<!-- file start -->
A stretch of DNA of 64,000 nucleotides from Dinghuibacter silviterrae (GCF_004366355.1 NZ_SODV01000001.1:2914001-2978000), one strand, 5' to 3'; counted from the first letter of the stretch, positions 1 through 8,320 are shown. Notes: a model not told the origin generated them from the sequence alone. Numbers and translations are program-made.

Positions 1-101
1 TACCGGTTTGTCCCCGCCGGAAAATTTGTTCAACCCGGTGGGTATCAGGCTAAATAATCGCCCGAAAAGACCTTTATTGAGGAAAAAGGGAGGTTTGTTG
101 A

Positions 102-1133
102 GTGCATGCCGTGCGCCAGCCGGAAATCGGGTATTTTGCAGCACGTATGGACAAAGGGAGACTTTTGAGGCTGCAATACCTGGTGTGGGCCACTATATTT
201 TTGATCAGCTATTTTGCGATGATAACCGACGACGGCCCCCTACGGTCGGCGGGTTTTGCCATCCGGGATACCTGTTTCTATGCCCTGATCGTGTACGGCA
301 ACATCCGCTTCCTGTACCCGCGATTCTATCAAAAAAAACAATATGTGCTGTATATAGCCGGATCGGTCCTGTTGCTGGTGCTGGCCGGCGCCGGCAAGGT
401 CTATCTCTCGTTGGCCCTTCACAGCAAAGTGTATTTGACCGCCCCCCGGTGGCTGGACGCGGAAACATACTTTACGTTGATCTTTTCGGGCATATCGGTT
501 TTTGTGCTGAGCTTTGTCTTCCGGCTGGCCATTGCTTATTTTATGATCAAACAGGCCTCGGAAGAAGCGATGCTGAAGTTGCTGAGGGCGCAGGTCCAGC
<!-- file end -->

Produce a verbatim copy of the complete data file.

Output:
A stretch of DNA of 64,000 nucleotides from Dinghuibacter silviterrae (GCF_004366355.1 NZ_SODV01000001.1:2914001-2978000), one strand, 5' to 3'; counted from the first letter of the stretch, positions 1 through 8,320 are shown. Notes: a model not told the origin generated them from the sequence alone. Numbers and translations are program-made.

Positions 1-101
1 TACCGGTTTGTCCCCGCCGGAAAATTTGTTCAACCCGGTGGGTATCAGGCTAAATAATCGCCCGAAAAGACCTTTATTGAGGAAAAAGGGAGGTTTGTTG
101 A

Positions 102-1133
102 GTGCATGCCGTGCGCCAGCCGGAAATCGGGTATTTTGCAGCACGTATGGACAAAGGGAGACTTTTGAGGCTGCAATACCTGGTGTGGGCCACTATATTT
201 TTGATCAGCTATTTTGCGATGATAACCGACGACGGCCCCCTACGGTCGGCGGGTTTTGCCATCCGGGATACCTGTTTCTATGCCCTGATCGTGTACGGCA
301 ACATCCGCTTCCTGTACCCGCGATTCTATCAAAAAAAACAATATGTGCTGTATATAGCCGGATCGGTCCTGTTGCTGGTGCTGGCCGGCGCCGGCAAGGT
401 CTATCTCTCGTTGGCCCTTCACAGCAAAGTGTATTTGACCGCCCCCCGGTGGCTGGACGCGGAAACATACTTTACGTTGATCTTTTCGGGCATATCGGTT
501 TTTGTGCTGAGCTTTGTCTTCCGGCTGGCCATTGCTTATTTTATGATCAAACAGGCCTCGGAAGAAGCGATGCTGAAGTTGCTGAGGGCGCAGGTCCAGC